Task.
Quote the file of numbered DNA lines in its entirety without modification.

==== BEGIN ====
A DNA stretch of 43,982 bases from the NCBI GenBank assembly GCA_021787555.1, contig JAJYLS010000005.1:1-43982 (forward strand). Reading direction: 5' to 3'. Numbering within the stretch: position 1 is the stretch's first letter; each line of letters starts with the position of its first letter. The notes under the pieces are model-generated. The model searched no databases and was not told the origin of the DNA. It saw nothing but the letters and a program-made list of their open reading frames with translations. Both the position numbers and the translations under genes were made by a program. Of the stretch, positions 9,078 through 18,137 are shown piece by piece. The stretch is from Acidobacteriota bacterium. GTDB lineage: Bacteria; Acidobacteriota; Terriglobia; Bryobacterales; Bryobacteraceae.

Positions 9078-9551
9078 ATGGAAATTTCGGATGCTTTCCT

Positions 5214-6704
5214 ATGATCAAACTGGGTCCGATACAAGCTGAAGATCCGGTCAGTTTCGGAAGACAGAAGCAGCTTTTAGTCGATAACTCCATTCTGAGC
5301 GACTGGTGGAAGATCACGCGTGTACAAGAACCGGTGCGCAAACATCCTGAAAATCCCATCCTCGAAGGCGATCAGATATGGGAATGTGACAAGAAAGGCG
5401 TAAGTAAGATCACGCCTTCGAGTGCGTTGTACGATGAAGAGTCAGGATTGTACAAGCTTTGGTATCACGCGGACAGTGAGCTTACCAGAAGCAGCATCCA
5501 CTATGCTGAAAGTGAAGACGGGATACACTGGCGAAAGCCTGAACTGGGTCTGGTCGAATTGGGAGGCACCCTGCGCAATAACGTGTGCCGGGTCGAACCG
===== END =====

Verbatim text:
A DNA stretch of 43,982 bases from the NCBI GenBank assembly GCA_021787555.1, contig JAJYLS010000005.1:1-43982 (forward strand). Reading direction: 5' to 3'. Numbering within the stretch: position 1 is the stretch's first letter; each line of letters starts with the position of its first letter. The notes under the pieces are model-generated. The model searched no databases and was not told the origin of the DNA. It saw nothing but the letters and a program-made list of their open reading frames with translations. Both the position numbers and the translations under genes were made by a program. Of the stretch, positions 9,078 through 18,137 are shown piece by piece. The stretch is from Acidobacteriota bacterium. GTDB lineage: Bacteria; Acidobacteriota; Terriglobia; Bryobacterales; Bryobacteraceae.

Positions 9078-9551
9078 ATGGAAATTTCGGATGCTTTCCT

Positions 5214-6704
5214 ATGATCAAACTGGGTCCGATACAAGCTGAAGATCCGGTCAGTTTCGGAAGACAGAAGCAGCTTTTAGTCGATAACTCCATTCTGAGC
5301 GACTGGTGGAAGATCACGCGTGTACAAGAACCGGTGCGCAAACATCCTGAAAATCCCATCCTCGAAGGCGATCAGATATGGGAATGTGACAAGAAAGGCG
5401 TAAGTAAGATCACGCCTTCGAGTGCGTTGTACGATGAAGAGTCAGGATTGTACAAGCTTTGGTATCACGCGGACAGTGAGCTTACCAGAAGCAGCATCCA
5501 CTATGCTGAAAGTGAAGACGGGATACACTGGCGAAAGCCTGAACTGGGTCTGGTCGAATTGGGAGGCACCCTGCGCAATAACGTGTGCCGGGTCGAACCG